In the past, online forum posts on medical topics have mainly been used for thematic language analyses . There is little control over potential influential factors and ethical issues associated with the lack of informed consent in actual online forums [ ]. Our use of a simulated forum for comment has now avoided these ethical issues by enabling us to obtain consent by participants [ ]. Moreover, it allowed the experimental manipulation of a specific situational aspect as well as the determination of what impact personality variables would have that are usually obscured in the anonymity of the World Wide Web. Our findings are further strengthened by the use of a topic that participants had no prior knowledge or opinion of, ruling out any effects by interindividual differences in these aspects on their activity in the simulated forum.
However, the somewhat artificial setting of the forum that included researcher-generated comments and text-based experimental manipulation in a single session is a potential shortcoming of this study. Our findings are further limited by the fact that analyses were based on a sample of university students. Future laboratory studies should consider using non-specific samples in order to determine whether the effects identified here extend to the general, including non-student, population. Around one third of the student sample presented here failed to address tentativeness at all in their comments, despite being equipped with at least basic scientific education in secondary school that should provide them with the capacity to deal with scientific material and with the aptitude to apply critical thinking. Accordingly, laypeople in the general population would be expected to address tentativeness even less than was reported here.
We further used only one topic in the current study (DBS), and our findings may not generalize to other scientific topics, including medical research topics. It may be the case that the effects seen in this study in fact would be different if participants were to deal with tentative research findings in other domains. Future studies should therefore aim to extend the present results by evaluating other scientific topics. Nonetheless, by focusing on DBS, we have highlighted a field of medical research that may warrant particular care in the communication of research findings to the general population. Researchers working on DBS and who interact with science journalists and university media outlets may be advised to consider the online dissemination of their findings. Online forums in particular may represent one useful way to influence the perception of DBS research and to increase knowledge in the general population of this often life-saving procedure.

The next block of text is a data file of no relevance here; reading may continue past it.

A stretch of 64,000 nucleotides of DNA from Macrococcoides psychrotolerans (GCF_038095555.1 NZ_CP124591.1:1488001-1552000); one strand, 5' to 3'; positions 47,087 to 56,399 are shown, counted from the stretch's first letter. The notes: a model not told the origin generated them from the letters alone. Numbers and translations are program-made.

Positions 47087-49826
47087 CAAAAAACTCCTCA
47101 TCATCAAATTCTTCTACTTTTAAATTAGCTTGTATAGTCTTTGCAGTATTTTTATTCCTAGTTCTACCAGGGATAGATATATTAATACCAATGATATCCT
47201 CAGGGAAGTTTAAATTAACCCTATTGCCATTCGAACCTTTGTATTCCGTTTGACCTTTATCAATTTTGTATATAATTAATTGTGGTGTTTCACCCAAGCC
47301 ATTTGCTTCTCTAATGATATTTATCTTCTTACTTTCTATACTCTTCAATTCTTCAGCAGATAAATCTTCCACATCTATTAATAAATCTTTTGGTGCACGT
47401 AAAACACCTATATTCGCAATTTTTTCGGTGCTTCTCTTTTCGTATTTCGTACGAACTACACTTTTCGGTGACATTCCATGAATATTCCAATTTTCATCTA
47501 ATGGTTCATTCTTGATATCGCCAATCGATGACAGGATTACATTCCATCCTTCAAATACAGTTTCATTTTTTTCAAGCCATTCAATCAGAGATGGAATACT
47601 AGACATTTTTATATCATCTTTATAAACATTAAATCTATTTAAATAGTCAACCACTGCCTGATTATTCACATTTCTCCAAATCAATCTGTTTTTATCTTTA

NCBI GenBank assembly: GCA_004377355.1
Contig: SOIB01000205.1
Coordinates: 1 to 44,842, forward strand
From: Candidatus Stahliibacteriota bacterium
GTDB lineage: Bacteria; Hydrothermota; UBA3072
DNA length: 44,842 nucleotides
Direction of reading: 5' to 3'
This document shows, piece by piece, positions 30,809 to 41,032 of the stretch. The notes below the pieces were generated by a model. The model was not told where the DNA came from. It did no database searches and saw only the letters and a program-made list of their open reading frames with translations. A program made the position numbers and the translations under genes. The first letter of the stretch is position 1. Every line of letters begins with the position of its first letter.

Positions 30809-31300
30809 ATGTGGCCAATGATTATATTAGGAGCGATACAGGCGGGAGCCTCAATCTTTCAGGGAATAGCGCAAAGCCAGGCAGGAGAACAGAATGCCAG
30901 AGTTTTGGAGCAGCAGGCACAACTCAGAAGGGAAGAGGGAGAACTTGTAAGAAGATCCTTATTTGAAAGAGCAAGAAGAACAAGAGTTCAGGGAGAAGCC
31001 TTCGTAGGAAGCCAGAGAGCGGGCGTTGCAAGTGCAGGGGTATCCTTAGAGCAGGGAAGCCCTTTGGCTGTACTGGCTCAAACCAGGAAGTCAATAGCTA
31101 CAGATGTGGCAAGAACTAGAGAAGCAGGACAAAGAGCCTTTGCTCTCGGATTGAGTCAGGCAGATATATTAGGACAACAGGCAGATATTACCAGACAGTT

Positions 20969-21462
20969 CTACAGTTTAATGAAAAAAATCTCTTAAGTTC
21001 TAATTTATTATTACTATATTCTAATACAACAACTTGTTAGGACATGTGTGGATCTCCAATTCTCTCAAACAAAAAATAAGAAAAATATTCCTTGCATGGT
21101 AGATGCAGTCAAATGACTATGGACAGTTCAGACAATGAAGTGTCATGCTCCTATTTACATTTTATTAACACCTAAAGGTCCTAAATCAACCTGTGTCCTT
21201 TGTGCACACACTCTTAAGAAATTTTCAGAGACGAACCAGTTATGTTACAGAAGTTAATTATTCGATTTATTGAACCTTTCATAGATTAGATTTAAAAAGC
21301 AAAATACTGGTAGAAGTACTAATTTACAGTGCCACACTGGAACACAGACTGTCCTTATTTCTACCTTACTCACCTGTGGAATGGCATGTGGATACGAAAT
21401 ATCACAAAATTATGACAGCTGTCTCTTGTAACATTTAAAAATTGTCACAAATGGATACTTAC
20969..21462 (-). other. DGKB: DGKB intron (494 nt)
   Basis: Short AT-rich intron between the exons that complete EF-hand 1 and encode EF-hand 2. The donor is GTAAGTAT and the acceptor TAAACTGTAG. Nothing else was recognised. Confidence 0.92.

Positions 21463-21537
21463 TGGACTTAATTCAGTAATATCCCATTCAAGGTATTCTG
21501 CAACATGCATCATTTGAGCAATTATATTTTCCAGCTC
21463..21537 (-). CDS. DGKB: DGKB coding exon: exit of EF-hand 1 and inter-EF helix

In addition to the manipulation of other possible situational factors that could influence people’s behavior in online forums, future studies should make use of real-life forums to investigate health-related thinking and behavior in patients and laypeople . Findings from such studies could then directly feed into applications such as postgraduate courses, which could create a bridge between science and the media [ ].
Finally, future research should also take a variety of control variables into account that might have an impact on how laypeople deal with tentative scientific information. Such control variables might include people’s personal interest in medical issues in general or in the particular medical topic at hand; whether they have been diagnosed with a relevant disease (here, depression), or in the case of more established therapeutic treatments, their prior knowledge of the medical procedure.